SEATTLE — Record-breaking, triple-digit temperatures are in the forecast but only 20% of Seattle city park water fountains are in working order, according to Seattle Parks and Recreation.
It’s a rarity for Seattle -- record-breaking, triple-digit temperatures forecast three days in a row.
The impending heatwave has prompted cities to open cooling centers, and counties to provide resources and safety tips to beat the heat.
The number one piece of advice? Hydration.
Public drinking fountains can be found scattered throughout Seattle parks. However, right now, finding one that has water may be a tall order.
According to Seattle Parks and Recreation (SPR), a whopping 80% of city park drinking fountains don’t work.
A spokesperson with SPR told KIRO-7 most of the fountains have been off since the 2019 winter season.
In 2020, SPR was in the process of turning them back on for spring and summertime use when pandemic-related safety measures prompted them to keep the fountains off indefinitely (and turn off the ones they had already turned back on).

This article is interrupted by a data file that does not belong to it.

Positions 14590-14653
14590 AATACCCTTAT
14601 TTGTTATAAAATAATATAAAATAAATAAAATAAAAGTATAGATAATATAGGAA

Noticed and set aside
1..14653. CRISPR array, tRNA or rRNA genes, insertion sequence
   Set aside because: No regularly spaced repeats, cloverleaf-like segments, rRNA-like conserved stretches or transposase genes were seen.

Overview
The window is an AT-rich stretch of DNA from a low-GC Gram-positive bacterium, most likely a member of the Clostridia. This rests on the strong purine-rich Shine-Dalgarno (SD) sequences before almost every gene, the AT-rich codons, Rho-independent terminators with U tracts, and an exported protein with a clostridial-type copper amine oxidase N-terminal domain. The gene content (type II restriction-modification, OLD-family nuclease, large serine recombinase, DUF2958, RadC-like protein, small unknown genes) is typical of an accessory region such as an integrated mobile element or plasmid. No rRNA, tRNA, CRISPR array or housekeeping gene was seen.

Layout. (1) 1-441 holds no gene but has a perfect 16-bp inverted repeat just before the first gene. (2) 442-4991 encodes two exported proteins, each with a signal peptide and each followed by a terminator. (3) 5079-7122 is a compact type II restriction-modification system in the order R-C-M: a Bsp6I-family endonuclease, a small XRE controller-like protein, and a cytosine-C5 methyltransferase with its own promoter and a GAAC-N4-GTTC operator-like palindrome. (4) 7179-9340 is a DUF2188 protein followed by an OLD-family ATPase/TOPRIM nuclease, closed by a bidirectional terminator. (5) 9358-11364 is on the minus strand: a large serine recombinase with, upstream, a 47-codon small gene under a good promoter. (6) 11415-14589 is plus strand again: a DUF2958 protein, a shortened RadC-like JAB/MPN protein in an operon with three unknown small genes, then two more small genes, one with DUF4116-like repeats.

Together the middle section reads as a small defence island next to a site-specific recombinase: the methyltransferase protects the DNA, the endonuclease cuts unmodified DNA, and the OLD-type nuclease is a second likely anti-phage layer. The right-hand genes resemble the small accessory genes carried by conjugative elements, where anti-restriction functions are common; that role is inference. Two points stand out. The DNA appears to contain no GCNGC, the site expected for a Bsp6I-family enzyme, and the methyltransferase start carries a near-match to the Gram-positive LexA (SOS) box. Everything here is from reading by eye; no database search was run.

Fast forward to this month, June of 2021, SPR said they had begun turning the fountains back on following guidance from Seattle King County Public Health.
“Staff are seeing that since drinking fountains have been off for quite some time, they are needing more work (replacing parts or fixing damage) to get turned back on,” the spokesperson said.
According to SPR, the goal is to have all the functioning fountains turned on by mid-July. So far, just 20% of the fountains have been turned back on.
“We wish we could do this more quickly, but this is the busiest season for our plumbing teams as they prepare to get (and keep) pools, spray parks, and wading pools running,” the spokesperson continued.
If you are looking for a functioning fountain, the downtown area is a good place to start.
According to SPR, the department prioritized the downtown fountains because they have fewer brick-and-mortar bathroom locations in the area (which also provide running water for water bottle refills).
David Cuerpo, a spokesperson with the Seattle Fire Department, echoed the importance of hydration but said there are other things people can do to protect themselves like staying in the shade, or utilizing public cool-off spaces.
A list of libraries, wading pools, spray parks, lifeguarded beaches and outdoor pools can be found here.
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